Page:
“As far as I can tell, there’s been no actual threat or no real violence,” he said.

Republican lawmakers, including Johnson and Republican Senators Tom Cotton of Arkansas and Josh Hawley of Missouri, have said the National Guard is needed to protect Jewish students.

After visiting Columbia on Wednesday, Johnson said that if the protests aren’t contained and the threats to Jewish students don’t stop, “there is an appropriate time for the National Guard.”

In a letter requesting that Biden send the National Guard to Morningside Heights, Hawley highlighted the fact that the university canceled in-person classes and that demonstrators had “engaged in shocking displays of antisemitism—assaults on Jewish students, the theft and attempted burning of an Israeli flag, and violent, genocidal rhetoric.”

Either New York Governor Kathy Hochul or President Biden could send the National Guard to campus, though neither has opted to do so yet. White House press secretary Karine Jean-Pierre said Thursday that deploying the guard is something for governors to decide. Hochul said she has no plans to send in the National Guard.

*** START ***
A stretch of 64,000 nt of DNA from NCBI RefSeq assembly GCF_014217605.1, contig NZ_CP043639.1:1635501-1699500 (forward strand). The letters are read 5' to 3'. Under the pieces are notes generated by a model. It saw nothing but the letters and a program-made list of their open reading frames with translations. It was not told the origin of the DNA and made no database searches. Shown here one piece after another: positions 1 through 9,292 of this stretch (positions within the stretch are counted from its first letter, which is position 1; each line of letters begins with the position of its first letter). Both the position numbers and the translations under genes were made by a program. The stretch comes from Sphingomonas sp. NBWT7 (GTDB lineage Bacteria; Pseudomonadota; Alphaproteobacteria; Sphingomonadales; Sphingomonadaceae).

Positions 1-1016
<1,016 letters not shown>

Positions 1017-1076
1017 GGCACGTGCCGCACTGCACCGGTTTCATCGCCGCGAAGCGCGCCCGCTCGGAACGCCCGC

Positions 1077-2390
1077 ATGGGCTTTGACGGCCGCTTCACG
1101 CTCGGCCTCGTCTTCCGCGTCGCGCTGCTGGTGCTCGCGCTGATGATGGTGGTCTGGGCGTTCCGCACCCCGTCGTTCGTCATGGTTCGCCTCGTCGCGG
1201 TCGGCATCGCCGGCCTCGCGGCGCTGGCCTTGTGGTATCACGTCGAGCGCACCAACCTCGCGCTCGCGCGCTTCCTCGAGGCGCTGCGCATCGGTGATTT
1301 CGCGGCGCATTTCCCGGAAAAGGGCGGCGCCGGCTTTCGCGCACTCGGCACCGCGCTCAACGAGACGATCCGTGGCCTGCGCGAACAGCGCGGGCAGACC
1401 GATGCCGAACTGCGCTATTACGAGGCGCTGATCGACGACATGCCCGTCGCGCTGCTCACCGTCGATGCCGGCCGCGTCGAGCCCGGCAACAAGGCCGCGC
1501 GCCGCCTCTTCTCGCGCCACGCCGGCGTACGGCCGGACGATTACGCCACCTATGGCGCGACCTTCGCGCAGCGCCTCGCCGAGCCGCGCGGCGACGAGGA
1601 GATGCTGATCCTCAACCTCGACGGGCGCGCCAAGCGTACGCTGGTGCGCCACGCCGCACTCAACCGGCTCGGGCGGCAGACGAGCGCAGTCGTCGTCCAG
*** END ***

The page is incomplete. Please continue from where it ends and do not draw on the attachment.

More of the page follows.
Johnson’s office declined to answer additional questions about what he thinks the National Guard could accomplish that law enforcement can’t. The senators’ offices did not respond to a request for comment. A spokesperson for the National Guard Bureau said that when guard soldiers and airmen are called in, they tend to offer additional resources, such as personnel.

The idea of soldiers descending on a college campus in response to protests might sound far-fetched to some, but in Texas, the National Guard is ready to act if asked. Although the reserve force was not involved in Wednesday’s arrests at UT Austin, the guard was “aware and prepared to respond to the protests,” a Texas MIlitary Department spokesperson said.